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Thursday, November 01, 2007

Breathing Space - the LBC’s Compassion in Action project - wins major grant

The London Buddhist Centre (LBC) has been awarded a £50,000 grant by the City Bridge Trust, which gives money from the City of London to charitable projects benefiting the inhabitants of Greater London.

This grant is for accessibility works in the basement, where the LBC will run its Breathing Space health and wellbeing programme. Specifically, this will include a lift going from the ground floor and a disabled toilet in the basement. This is – as far as the LBC is aware – the biggest single grant it has ever received. The work will create a beautiful new venue for courses that help people who've struggled with depression, addiction, stress and chronic pain to look after their own mental health. This will also give them the opportunity of making the LBC much more flexible – so they can attract a more diverse range of people.

Maitreyabandhu, Breathing Space Project Director, said: “It’s a fantastic endorsement from a very well respected grant-making body for what we are trying to achieve with our Breathing Space programme – helping prevent people from relapsing into depression and addiction, and reaching out to more people in East London.”

The creation of the new Breathing Space in the basement of the LBC is just one part of the programme of building works taking place next year, ahead of the LBC’s 30th anniversary.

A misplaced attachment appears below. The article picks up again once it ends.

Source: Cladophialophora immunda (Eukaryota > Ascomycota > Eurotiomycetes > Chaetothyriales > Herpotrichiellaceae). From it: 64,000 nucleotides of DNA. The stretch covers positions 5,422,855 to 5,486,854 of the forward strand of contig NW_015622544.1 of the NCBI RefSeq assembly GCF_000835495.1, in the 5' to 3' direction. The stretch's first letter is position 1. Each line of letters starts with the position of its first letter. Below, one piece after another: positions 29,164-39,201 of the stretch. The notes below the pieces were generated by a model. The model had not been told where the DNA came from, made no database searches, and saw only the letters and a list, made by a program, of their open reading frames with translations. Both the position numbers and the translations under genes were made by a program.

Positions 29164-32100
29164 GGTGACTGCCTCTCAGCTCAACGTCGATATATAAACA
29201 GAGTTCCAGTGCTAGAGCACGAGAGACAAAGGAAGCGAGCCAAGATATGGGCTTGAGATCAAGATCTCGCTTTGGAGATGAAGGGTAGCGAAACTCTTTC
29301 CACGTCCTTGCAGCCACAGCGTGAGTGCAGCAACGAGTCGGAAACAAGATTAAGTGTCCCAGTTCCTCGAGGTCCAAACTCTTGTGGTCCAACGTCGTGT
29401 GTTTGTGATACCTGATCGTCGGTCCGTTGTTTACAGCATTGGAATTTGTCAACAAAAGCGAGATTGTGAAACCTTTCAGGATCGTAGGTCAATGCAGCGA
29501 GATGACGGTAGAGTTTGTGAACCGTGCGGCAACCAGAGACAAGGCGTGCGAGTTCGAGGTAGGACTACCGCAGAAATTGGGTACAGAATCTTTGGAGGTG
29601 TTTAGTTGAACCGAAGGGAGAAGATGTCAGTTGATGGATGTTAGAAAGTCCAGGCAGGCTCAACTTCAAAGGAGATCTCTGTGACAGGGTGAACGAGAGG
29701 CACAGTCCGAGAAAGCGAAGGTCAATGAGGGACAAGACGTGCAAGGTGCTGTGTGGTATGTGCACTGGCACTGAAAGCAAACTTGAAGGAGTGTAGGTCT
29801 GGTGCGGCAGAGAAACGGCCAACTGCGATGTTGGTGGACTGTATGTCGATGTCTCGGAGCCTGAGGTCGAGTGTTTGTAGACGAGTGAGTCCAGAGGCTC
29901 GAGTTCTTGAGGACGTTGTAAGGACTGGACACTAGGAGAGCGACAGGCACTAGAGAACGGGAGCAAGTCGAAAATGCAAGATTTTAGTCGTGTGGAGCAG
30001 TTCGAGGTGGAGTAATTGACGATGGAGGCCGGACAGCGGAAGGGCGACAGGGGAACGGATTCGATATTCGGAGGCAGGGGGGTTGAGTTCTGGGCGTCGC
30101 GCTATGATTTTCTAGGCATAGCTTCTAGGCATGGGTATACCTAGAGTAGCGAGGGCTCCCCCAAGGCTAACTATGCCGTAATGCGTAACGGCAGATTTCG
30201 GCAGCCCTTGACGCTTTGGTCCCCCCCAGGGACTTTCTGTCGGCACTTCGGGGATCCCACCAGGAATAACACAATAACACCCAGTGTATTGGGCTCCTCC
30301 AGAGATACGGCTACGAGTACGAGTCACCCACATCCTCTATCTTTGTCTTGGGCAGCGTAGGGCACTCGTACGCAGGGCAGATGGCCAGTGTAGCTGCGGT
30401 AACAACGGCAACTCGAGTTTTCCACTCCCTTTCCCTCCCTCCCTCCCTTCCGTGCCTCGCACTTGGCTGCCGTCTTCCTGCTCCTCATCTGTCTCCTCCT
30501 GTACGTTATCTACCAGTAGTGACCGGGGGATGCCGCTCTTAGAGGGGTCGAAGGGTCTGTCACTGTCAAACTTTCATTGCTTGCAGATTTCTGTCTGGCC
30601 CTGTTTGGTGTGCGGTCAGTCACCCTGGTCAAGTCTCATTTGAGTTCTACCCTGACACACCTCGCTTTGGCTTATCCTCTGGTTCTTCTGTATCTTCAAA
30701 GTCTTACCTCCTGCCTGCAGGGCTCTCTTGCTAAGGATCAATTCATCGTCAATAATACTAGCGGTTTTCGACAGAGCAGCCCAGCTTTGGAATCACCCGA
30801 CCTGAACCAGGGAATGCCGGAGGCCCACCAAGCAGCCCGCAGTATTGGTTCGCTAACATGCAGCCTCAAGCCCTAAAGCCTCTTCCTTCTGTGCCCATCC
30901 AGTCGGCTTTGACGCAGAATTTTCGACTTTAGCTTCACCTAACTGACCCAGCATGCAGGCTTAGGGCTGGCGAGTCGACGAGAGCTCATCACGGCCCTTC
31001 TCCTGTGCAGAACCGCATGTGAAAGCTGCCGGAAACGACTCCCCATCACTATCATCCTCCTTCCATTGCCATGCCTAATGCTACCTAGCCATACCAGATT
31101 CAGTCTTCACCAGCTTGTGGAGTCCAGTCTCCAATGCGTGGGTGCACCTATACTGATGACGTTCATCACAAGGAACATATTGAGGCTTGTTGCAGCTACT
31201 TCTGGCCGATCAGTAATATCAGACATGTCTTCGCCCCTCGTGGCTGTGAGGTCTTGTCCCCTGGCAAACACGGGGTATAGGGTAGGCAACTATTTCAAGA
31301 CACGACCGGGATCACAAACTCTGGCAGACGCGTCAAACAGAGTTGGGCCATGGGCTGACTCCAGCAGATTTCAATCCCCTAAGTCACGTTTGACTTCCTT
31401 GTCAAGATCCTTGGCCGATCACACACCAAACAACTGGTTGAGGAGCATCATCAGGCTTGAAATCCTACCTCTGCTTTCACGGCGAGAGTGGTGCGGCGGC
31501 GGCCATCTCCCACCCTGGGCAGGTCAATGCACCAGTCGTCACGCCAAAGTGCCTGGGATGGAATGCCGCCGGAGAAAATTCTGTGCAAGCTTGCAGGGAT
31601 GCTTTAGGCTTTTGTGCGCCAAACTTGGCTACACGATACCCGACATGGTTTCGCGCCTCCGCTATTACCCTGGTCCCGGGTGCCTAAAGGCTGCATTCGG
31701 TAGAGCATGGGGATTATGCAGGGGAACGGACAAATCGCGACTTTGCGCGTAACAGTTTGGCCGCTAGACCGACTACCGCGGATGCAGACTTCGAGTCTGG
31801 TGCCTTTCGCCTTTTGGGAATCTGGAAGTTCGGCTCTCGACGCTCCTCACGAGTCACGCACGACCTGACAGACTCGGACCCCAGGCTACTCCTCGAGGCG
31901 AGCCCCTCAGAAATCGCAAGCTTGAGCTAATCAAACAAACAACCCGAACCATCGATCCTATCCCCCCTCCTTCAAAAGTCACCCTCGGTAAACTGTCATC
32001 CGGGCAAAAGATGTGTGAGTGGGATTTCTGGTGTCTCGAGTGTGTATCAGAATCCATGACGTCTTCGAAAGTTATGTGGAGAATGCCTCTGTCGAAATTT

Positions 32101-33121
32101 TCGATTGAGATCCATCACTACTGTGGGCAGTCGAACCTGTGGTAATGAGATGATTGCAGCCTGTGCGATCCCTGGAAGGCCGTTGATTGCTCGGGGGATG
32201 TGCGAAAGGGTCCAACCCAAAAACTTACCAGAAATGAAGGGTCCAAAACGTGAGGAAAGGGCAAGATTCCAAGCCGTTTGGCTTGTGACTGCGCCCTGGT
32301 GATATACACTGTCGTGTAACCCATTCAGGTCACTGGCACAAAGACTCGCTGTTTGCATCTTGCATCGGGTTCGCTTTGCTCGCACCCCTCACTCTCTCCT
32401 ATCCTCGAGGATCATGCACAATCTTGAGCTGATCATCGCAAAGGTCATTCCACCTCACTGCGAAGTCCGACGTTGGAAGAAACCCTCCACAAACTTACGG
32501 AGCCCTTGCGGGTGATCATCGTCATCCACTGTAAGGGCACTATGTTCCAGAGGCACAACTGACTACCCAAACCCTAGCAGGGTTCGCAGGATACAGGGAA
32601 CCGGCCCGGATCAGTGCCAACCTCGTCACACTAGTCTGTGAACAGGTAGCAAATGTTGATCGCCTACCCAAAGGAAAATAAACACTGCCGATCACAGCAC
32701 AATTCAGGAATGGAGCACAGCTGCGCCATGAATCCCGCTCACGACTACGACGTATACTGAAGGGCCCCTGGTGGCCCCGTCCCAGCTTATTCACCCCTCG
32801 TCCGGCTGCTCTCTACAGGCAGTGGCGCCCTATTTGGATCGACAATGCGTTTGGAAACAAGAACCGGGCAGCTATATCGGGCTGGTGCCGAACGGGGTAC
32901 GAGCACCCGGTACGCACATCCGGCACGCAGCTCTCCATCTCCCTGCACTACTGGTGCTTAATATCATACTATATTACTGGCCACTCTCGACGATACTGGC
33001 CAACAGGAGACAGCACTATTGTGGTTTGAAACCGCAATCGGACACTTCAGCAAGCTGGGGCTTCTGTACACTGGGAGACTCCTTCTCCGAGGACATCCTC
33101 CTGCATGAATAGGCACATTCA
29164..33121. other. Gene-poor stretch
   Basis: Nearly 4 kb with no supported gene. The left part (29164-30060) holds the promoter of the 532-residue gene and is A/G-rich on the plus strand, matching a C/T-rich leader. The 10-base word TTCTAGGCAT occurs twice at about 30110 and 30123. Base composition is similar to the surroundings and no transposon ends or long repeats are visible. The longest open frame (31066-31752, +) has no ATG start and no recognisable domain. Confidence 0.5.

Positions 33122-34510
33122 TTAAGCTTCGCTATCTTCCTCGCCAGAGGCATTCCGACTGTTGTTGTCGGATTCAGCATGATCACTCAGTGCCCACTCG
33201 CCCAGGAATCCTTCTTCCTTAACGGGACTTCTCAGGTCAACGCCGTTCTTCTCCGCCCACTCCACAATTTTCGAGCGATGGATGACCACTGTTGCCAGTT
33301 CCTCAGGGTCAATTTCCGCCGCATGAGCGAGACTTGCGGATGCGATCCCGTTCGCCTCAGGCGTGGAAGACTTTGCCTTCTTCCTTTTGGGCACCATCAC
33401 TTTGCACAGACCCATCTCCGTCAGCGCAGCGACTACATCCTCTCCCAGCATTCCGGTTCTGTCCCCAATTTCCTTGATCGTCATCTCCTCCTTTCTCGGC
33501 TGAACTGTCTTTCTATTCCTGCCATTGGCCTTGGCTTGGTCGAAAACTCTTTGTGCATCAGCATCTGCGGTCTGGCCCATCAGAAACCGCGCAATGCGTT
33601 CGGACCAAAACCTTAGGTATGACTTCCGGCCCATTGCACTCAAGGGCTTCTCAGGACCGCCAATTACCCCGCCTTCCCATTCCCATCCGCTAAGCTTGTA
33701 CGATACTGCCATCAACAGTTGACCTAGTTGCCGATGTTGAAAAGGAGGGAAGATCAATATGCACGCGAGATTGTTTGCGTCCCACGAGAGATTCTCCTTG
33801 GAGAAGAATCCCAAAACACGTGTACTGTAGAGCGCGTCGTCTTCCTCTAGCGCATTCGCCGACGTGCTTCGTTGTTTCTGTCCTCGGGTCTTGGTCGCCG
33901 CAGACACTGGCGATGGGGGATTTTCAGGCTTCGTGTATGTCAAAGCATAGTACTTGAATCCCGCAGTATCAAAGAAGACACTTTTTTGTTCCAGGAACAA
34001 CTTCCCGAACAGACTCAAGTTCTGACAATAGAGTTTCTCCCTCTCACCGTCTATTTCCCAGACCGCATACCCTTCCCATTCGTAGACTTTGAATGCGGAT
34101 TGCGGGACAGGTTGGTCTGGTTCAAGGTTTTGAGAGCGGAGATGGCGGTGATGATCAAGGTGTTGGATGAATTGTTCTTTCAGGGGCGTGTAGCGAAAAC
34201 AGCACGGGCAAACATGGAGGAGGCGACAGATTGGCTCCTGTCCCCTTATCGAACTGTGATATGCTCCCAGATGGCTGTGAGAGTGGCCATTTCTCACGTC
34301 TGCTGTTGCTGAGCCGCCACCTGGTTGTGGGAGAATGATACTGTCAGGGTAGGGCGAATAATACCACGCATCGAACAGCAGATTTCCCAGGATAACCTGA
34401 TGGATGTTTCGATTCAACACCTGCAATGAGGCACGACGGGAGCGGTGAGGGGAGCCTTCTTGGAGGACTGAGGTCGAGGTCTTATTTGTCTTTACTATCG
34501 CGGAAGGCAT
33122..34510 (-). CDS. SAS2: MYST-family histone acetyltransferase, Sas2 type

The LBC team is currently having intensive fortnightly progress meetings with its architect and team of building experts. It is also carrying out extensive health and safety planning. The target for the building work to start is Spring 2008, with completion by the end of that year.

The LBC will be holding a Mandala Evening on Thursday 6 December at 7.15pm, which will be a chance for people to see all the finalised plans – including drawings and computer generated photos – for the building programme.

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Blogger Jayarava said...

Congratulations LBC! It's good to see new initiatives not only spurring the Sangha on, but reaching out to the wider community, and receiving public funding. The Dharma is the highest public good!

With the ten year anniversary of the publication of the Guardian Article having just passed, it is gratifying to see how far we have come!

It's also good to have a high profile accessibility story as well - I think many of our centres do not really take this seriously.


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